Welcome to EXPlay, (Explain & Play) the review series where we care not for scores but tell it how it is when it comes to every game we get our hands on, whilst also taking the time to include some lengthy gameplay, to give you the reader, the chance to shape your own impressions and views whilst watching and reading. In this installment, we’re covering LEGO Builder’s Journey by developer Light Brick Studio.
LEGO Builder’s Journey: (The Explanation)
LEGO Builder’s Journey is a LEGO game like no other. We have become all too familiar with the highly recognizable minifigs that have been the stars of many a LEGO film, TV series, or video game. This time around, there is a new star… the bricks themselves.
The game is a story told without narration and follows a father and son as they journey through the wilderness on a camping trip. The world and the character’s in it are made of Lego bricks that all exist in some form in real life and have been recolored and repurposed to give the game its unique look and feel.
As you look closely at the trees, you may notice small green cherries that have been recolored and repurposed to give texture to the leaves. The wet mud that you will encounter on stages gloops and bubbles and the bubbles themselves are actually minifig heads that have been animated to look like the mud bubbles and pops.
Each stage in the game is one big puzzle with a simple goal, get from one side of the map to the other. For the most part, you will play as the child but on other stages, you will also play as the father character. To move your character, you will need to move and place what is called jumper bricks. These are yellow and have a single peg for your character to connect to. You can only move them and place them anywhere there is a peg to connect to. Bear in mind that the character can only jump the distance of two pegs (landing on the second peg).
Moving your character is one thing, but you have to actually have a path for them to move on if you want them to go anywhere. Every stage has a number of pieces that you can use and reuse to construct a path or bridge. Sometimes you have to create staircases with what you have but you can only jump up a single brick height. Anything higher than a single brick and your character can’t jump up it. In short, the player character is rather limited to how far and how high it can jump.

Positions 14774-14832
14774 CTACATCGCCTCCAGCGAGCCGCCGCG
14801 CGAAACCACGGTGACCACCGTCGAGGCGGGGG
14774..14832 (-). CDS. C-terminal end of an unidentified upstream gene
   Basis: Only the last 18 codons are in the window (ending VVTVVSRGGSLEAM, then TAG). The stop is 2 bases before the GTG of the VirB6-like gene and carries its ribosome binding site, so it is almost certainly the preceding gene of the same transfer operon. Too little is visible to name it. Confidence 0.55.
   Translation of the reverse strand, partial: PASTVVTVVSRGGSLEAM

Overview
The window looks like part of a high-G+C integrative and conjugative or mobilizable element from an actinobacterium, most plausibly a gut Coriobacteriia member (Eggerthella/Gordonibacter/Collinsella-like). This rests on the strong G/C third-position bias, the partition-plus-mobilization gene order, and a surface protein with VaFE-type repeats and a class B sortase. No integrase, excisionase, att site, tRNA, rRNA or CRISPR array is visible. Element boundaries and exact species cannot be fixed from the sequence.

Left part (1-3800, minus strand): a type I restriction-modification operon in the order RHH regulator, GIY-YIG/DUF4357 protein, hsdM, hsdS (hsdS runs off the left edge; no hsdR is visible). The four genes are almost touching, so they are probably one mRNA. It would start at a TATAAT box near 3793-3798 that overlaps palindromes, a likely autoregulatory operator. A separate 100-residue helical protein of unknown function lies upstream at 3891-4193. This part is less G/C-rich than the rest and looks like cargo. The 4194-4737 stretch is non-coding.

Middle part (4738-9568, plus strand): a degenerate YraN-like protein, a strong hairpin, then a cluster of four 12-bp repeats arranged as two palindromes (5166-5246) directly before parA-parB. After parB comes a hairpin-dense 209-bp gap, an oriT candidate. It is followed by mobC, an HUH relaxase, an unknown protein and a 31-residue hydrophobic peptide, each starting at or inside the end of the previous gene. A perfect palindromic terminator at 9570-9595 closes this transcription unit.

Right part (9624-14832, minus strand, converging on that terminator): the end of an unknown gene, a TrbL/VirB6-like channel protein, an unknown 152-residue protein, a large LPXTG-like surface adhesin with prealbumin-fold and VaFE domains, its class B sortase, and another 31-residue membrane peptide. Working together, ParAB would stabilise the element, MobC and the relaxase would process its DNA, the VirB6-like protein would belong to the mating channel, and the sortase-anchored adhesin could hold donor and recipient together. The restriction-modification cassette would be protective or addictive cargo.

In the beginning, the puzzles for each stage are relatively simple but they do get more and more complex as you progress. In some later stages, you will find yourself completely stumped at what it is you have to do as there is almost no indication on what you have to do or how to do it. If you really look though, you will find some rather subtle visual clues that will help you piece together the solution to the puzzle.
I love how the game seems to tell a rather deep and emotional story without the use of words but perhaps that is my interpretation of it. LEGO Builder’s Journey is rather like abstract painting. It casts a picture in your mind and develops into what you interpret it to be. It starts off like a simple camping trip with a father and son but then it ends. The father has to return to work at the factory and the son is left at home and goes on his own little adventure through some dark caves. He then gets lost but eventually finds his way out and is reunited with his father. This is all from a story that is told using only bricks, just bricks.
LEGO Builder’s Journey is a charming tale and a refreshing take at a highly recognizable IP. Making the bricks themselves the star of the game is a genius move and gives you an newfound appreciation for them. The puzzles are intuitive and the different mechanics that are implemented throughout the game keep it entertaining from start to finish.
LEGO Builder’s Journey: (The Gameplay)
Tags: Explain & Play, EXPlay, LEGO, LEGO Builder's Journey, Light Brick Studio, Nintendo, Nintendo Switch
Developer: Light Brick Studio
Publisher: LEGO System
Platform: Nintendo Switch (eShop)
Category: Action, Adventure
No. of Players: 1 player
Release Date: June 22, 2021 (EU & NA)
File Size: 1.0 GB
This post was written by Mike Scorpio